Gagawa is an HTML Generator library coded in Java and PHP. It allows developers to simply and dynamically build well-formed HTML in web or non-web applications. In Java, Gagawa is particularly useful when earlier HTML generation engines like Java Server Pages (JSP’s) are unavailable. In PHP, Gagawa frees developers from hand-writing HTML in PHP web applications. While you can build a complete site, most developers use it together with other libraries to develop relatively small blocks or components of HTML. By way of example, Gagawa is ideal each time a developer should return a tiny well-formed HTML in the AJAX response.
Gagawa uses Objects to represent each HTML element, or tag. For instance, an element is represented by using a Div object. Similarly, developers can set attributes on these nodes by using a setAttribute() method, or function, per object. An HTML page, or DOM tree, is made by creating some element objects and appending them together within the correct order.
To change a Gagawa object hierarchy in a String which is often provided for a web-site-browser, the developer should call the write() method, or function, in the top-level element resulting in a well-formed HTML. It simply eliminates missed closing tags and also other mundane HTML typos that frequently haunt web-developers.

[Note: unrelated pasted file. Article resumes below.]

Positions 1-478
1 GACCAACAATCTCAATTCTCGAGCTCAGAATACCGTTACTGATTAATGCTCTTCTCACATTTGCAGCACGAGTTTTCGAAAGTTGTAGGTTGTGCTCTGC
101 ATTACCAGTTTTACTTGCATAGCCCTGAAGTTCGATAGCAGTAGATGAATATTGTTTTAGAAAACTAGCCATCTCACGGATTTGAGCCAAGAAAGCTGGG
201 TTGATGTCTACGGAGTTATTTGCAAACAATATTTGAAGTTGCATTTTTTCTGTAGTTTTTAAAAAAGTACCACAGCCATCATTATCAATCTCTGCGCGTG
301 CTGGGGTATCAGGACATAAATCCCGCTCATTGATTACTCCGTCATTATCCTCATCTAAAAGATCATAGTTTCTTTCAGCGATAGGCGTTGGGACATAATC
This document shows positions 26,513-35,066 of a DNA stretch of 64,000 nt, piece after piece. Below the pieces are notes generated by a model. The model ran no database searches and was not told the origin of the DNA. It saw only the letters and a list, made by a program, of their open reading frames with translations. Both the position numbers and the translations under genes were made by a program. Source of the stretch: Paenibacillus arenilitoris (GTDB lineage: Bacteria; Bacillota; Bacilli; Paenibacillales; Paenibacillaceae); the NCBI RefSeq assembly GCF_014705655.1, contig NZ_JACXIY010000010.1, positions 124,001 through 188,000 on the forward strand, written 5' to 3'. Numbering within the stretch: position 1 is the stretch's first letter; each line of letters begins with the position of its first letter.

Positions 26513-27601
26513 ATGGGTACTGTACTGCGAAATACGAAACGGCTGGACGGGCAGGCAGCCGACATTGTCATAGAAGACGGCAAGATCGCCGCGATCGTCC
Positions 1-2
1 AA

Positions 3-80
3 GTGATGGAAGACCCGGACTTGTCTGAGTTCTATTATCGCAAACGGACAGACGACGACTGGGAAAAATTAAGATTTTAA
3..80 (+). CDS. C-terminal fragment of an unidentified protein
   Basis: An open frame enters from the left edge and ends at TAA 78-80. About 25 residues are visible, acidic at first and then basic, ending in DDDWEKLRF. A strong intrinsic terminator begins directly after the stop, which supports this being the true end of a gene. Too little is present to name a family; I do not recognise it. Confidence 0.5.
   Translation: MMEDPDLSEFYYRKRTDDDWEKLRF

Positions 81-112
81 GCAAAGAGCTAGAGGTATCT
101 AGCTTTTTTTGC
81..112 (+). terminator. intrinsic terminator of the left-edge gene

To use Gagawa with your Java project, add someJAR files on your Classpath. In Eclipse this implies importing the JAR file into the Java Project and after that adding the JAR on your Build Path select the JAR file, to develop the Path.
To work within your PHP web-application, simply include (require_once preferred) at the top of your PHP application:
Below is a detailed example that illustrate how to use Gagawa which show. In both examples shows how to create a
Div div = new Div();
A link = new A();
div.appendChild( link );
Img image = new Img( “some alt”, “some-image.png” );
image.setCSSClass( “frame” ).setId( “myimageid” );
link.appendChild( image );
System.out.print( div.write() );
This Java code produces the following HTML:
$d = new Document( Doctype::HTMLStrict );
$div = new Div();
$link = new A();
$div->appendChild( $link );
$image = new Img(“some alt”,”some-image.png”);
$link->appendChild( $image );
$title = new Title();
$title->appendChild( new Text(“Page title!”) );
$d->head_->appendChild( $title );
$d->body_->appendChild( $div );
This PHP code produces the following HTML:
<!DOCTYPE HTML PUBLIC “-//W3C//DTD HTML 4.01//EN” “http://www.w3.org/TR/html4/strict.dtd”>